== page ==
– Reese

Great question, Reese! The simplest answer is to keep track of your income and your expenses, with as much detail as you can, but before we dig into that I want to go right to the source – the IRS.

Continue reading “Spotlight: Reader Q & A”

Startups, taxable free stuff, and quitting your small business

Ten Steps to Get Your Startup on Track @ Shopify: Great job getting your new online store up and running! Here are ten accounting tips for you to make sure you’re starting off on the right foot.

Taxable Complimentary Stuff @ TaxMama: Let’s say you got a whole bunch of free stuff from a client or contractor. Then at the end of the year, you get smacked with a $10,000 1099MISC. You can’t sell or use the free stuff you got, so do you still need to pay for it? TaxMama answers.

5 Reasons Why I Quit My Own Business to Work for Someone Else @ Entrepreneur: Just because you know you’re an entrepreneur doesn’t mean you’re obliged to grow your small business. Sometimes it makes sense—and will serve your small business better in the long run—if you play a bigger game.

9 Smart Habits of Highly Effective Networkers @ Inc: Networking is part of doing business, but networking events can sometimes feel awkward or purposeless. The key lies in knowing how to read the room—and being humble, authentic, and helpful. It helps to have some business cards, too.

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My favorite accounting sites for new small business owners

When I was first learning accounting and bookkeeping, I was hungry for anything break down the accounting process clearly and simply, without putting me to sleep. That’s a lot easier said than done.

I know I’m not the only small business owner who didn’t start out with a background in accounting, so today I’d like to share with you some of my favorite sites that will get you feeling like an accounting superstar in no time. If you’re an entrepreneur just starting out on your own, but want to understand some of the fundamentals yourself, read on.

Continue reading “My favorite accounting sites for new small business owners”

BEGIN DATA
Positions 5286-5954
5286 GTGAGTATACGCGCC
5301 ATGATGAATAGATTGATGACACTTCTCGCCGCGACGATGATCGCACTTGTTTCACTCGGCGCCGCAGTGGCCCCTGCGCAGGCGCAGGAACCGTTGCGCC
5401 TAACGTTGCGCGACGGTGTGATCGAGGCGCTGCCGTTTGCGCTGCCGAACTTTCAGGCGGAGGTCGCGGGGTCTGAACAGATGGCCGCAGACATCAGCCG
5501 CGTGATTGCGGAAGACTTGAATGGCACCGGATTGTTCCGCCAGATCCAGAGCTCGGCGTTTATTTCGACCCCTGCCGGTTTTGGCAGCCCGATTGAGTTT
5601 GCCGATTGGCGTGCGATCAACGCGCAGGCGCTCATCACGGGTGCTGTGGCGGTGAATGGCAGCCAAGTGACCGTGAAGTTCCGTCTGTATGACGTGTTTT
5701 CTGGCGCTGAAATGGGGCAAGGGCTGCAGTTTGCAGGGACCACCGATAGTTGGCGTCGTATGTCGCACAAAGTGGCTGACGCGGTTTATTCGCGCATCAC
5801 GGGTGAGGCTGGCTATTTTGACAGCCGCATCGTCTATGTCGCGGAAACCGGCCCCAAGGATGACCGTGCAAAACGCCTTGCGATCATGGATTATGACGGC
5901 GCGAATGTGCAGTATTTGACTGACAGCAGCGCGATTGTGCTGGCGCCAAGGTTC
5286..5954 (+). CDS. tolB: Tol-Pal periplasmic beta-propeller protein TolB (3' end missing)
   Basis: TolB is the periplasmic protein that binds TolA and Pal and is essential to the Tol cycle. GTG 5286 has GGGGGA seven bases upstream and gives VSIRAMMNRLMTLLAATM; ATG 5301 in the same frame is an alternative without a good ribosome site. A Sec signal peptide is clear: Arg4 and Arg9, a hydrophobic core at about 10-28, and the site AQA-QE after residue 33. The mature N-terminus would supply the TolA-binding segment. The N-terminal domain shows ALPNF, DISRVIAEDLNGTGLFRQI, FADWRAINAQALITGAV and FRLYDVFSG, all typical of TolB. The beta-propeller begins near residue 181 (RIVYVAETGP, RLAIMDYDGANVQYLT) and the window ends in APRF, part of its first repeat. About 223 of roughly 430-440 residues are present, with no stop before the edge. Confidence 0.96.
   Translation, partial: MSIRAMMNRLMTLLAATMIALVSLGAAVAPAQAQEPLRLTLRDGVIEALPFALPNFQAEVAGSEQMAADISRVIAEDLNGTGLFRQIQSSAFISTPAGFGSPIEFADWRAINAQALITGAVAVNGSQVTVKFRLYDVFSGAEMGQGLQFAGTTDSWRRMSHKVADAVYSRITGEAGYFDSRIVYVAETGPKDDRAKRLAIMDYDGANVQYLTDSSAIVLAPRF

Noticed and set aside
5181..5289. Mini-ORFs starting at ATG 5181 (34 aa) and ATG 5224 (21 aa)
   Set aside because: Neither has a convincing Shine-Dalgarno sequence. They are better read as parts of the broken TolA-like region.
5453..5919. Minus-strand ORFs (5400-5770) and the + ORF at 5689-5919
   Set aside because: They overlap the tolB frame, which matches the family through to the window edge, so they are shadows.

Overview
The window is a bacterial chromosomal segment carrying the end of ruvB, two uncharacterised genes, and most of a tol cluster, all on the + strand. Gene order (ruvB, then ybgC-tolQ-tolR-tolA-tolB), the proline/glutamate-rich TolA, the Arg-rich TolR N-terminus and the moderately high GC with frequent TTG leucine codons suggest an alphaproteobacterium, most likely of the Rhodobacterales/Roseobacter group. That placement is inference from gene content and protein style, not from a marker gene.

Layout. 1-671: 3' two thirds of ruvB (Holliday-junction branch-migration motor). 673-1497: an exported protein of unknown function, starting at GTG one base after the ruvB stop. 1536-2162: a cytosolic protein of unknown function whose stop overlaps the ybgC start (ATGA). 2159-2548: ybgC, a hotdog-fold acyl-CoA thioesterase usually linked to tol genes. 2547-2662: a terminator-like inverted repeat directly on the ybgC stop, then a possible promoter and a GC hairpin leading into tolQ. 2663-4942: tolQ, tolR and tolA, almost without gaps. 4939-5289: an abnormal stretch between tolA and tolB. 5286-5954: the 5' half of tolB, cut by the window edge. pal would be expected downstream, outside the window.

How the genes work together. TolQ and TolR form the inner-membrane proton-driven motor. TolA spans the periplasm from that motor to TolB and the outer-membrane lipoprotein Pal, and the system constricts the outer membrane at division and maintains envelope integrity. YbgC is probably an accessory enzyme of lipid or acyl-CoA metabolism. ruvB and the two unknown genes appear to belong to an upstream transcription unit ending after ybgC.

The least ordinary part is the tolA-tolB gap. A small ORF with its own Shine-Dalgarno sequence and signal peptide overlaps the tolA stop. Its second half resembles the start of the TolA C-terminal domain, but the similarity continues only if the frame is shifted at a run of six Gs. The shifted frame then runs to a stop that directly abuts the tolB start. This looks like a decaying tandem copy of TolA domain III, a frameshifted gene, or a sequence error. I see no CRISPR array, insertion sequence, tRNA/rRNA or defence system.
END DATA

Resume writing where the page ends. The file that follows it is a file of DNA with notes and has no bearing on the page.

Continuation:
Small Business Owner

Reader Q&A: When should I get an accountant?

This week I’m featuring a reader’s questions about when to get an accountant, and what that process might look like.

Today’s question comes from a reader who runs their own virtual assistant company. They’ve recently started their business, and want to make sure they’re making all the right choices:

Hey Sarah,

Thanks for your help. As I mentioned, I’m just starting out and I think I’ll need an accountant but I’m not sure what they do/what they’ll help me with and why I should have one (I mean, I *know* I need one, but I’ve been filing my own taxes for years so I don’t see why I need to bring one in now), what those first steps for getting an accountant would be, and what the ongoing relationship would look like. I’m nervous about paying a lot of money for someone who won’t be able to do more than I’m already doing. Is it worth it?

 

Alright, let’s dig right in.

Continue reading “Reader Q&A: When should I get an accountant?”

Entrepreneurship, useful questions, and setting goals

A busy week on Twitter! Check out the links below for my weekly roundup.

How to Decide if Entrepreneurship is Right for You @ The Wall Street Journal: “Starting a business is a lot like becoming a parent. Not only do you have to prepare for your start-up emotionally and financially, but you have to be committed to its constant needs until it’s mature enough to hum along on its own.”

How to Ask Useful Questions @ Josh Kaufman: Sometimes you might think you’re asking a good question, but have you given enough context for a solid answer? Does your question respect the other’s time and experience? Has your question indirectly transferred responsibility away from you? Josh Kaufman lays out some solid tips for getting useful answers.